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Children's right to education drives Miss Samoa contestant

Raising awareness about the trade off many child vendors are forced to make between eking out a living and an education drove Miss Lavashe Couture, Grace Tevaga-Foai, to enter this year's Miss Samoa pageant.

Ms. Tevaga-Foai was was born in New Zealand to Samoan parents, Ruta and Mark Tevaga.

She hails from the villages of Vaipu’a, Leulumoega, and Puipa'a.

“Samoa is a beautiful paradise located in the South Pacific but a concern or cause I wish to raise is the issue of child vending in our country,” she said.

The 25-year-old said that it is evident in the streets of Apia that so many children and youths are selling various products to earn a living for their families.

“You can find the kids out on the streets as young as five or six selling goods yet they should be in school learning how to read and write.

“But that is not the worst part; some children are still seen late at night selling products around areas where night clubs are located but that is dangerous.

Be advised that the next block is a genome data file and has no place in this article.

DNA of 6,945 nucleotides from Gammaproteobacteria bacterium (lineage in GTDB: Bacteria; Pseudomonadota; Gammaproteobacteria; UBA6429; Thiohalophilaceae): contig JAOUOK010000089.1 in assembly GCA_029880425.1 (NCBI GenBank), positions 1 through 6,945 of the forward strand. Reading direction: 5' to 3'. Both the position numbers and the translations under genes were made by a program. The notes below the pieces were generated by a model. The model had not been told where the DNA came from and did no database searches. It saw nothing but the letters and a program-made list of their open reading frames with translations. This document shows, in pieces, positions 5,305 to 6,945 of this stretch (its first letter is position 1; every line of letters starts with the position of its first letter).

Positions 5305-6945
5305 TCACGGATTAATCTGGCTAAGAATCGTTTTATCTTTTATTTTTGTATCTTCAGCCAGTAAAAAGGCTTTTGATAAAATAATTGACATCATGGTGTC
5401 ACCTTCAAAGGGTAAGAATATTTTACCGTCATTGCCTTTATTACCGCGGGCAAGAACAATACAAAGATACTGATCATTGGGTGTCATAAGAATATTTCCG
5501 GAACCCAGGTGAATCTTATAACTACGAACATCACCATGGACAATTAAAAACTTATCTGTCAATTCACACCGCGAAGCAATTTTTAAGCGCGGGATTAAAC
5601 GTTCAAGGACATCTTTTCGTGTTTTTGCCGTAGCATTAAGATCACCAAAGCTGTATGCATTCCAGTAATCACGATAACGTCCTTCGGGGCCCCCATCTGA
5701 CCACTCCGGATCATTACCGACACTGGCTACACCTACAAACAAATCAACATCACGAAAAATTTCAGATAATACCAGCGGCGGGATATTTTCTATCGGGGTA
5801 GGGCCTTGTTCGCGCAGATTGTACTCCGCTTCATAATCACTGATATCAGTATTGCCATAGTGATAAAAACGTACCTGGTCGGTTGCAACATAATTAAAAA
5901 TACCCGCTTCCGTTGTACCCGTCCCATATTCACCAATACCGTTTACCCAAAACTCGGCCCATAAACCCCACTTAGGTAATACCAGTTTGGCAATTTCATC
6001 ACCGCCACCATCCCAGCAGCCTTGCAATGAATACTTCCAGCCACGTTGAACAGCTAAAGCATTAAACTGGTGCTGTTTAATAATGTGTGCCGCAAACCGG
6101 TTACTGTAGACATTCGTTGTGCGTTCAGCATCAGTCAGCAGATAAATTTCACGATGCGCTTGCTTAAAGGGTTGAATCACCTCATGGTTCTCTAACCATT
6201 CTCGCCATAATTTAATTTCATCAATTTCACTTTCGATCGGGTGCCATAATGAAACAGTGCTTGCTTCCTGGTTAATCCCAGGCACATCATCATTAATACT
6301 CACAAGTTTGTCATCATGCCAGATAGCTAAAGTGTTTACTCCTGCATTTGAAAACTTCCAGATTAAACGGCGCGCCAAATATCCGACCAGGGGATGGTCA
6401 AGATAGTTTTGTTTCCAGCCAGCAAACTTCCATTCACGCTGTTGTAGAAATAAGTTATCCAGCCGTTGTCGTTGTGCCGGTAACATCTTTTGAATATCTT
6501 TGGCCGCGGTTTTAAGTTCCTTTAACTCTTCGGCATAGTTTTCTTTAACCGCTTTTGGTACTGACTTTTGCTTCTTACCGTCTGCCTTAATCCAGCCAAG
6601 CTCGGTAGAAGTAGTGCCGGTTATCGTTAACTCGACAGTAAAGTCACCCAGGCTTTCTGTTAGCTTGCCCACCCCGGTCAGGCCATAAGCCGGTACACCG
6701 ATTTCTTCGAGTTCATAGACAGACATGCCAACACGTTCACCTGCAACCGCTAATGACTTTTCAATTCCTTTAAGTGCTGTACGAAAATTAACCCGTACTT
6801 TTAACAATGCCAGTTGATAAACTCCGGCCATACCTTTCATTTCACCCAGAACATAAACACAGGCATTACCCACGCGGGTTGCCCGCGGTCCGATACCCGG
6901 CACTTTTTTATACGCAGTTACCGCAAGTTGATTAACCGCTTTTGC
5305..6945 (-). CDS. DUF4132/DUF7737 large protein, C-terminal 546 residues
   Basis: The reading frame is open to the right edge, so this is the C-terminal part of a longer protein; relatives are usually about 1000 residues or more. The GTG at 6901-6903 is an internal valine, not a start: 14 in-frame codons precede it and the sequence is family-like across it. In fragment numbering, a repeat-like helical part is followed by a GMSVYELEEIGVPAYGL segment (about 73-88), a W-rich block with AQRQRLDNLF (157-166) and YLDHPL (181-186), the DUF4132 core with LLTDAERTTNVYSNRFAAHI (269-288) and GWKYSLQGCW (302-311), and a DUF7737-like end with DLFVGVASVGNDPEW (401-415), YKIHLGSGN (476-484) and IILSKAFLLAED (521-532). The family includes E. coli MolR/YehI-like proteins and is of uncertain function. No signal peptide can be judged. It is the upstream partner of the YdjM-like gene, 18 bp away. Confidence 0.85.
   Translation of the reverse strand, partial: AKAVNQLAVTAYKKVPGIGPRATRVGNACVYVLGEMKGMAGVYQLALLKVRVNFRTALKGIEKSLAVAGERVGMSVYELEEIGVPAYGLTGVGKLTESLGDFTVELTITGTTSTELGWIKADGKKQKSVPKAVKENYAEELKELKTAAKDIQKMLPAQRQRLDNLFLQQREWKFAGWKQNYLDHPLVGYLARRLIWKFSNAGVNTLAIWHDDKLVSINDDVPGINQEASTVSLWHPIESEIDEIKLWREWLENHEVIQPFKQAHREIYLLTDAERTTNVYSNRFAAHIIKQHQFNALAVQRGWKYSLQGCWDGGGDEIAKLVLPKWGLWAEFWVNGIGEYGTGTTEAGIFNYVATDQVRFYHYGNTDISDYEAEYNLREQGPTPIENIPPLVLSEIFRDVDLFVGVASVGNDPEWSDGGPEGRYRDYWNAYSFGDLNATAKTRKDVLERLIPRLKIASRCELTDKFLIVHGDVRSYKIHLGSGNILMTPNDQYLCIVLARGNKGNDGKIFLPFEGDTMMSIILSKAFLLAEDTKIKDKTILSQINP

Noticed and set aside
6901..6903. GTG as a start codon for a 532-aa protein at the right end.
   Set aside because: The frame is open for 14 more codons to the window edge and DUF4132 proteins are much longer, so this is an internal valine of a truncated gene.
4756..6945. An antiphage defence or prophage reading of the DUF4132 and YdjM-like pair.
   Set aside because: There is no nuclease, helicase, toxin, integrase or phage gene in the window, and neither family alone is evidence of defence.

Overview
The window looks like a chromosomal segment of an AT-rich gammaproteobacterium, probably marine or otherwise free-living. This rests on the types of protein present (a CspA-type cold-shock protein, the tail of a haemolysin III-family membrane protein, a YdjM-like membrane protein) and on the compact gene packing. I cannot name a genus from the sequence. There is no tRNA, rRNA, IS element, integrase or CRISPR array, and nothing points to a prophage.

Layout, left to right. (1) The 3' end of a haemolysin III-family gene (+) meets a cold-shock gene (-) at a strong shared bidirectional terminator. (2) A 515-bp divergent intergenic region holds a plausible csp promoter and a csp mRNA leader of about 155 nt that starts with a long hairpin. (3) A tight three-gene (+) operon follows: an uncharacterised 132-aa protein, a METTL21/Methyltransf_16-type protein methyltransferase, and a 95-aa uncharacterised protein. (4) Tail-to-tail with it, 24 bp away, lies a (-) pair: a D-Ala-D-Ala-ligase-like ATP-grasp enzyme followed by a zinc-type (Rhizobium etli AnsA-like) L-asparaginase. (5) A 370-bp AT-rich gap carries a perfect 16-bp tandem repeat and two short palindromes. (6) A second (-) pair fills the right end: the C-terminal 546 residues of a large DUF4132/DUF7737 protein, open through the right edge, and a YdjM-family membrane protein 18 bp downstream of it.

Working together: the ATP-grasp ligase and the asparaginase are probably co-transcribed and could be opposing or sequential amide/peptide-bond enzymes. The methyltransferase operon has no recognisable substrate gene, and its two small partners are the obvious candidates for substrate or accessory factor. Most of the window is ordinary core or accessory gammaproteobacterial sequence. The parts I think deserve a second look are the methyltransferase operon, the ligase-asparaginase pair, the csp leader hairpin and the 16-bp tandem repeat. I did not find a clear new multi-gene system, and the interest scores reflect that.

“I consider myself blessed to have grown and had the chance to have a proper education which is exactly what I want others to have.”

She said that children should be protected from falling victims to abuse due to them selling products.

“I believe that effective solutions must be made to address this and I would like to contribute to making those changes in any way I can whether it be rallying support for the child vendors or [increasing] awareness."

Ms. Tevaga-Foai is an artist.  She has completed a Certificate in Business and Administration from T.A.F.E.

“I come from a caring family and I love performing arts especially cultural dancing, my other hobbies include playing sports and cooking," she said. 

“But I believe that Samoan traditional dancing is unique in the Samoan culture because it is different from other countries because it can depict the gracefulness of the Samoan lady. 

“So far, it has been very busy with preparations but all is well, I am motivated every time I think about my grandmother, Moe Ula Uputausaga. But with whatever the results will be, win or lose the girls are all winners.”

She is among nine contestants vying for this year's Miss Samoa crown.



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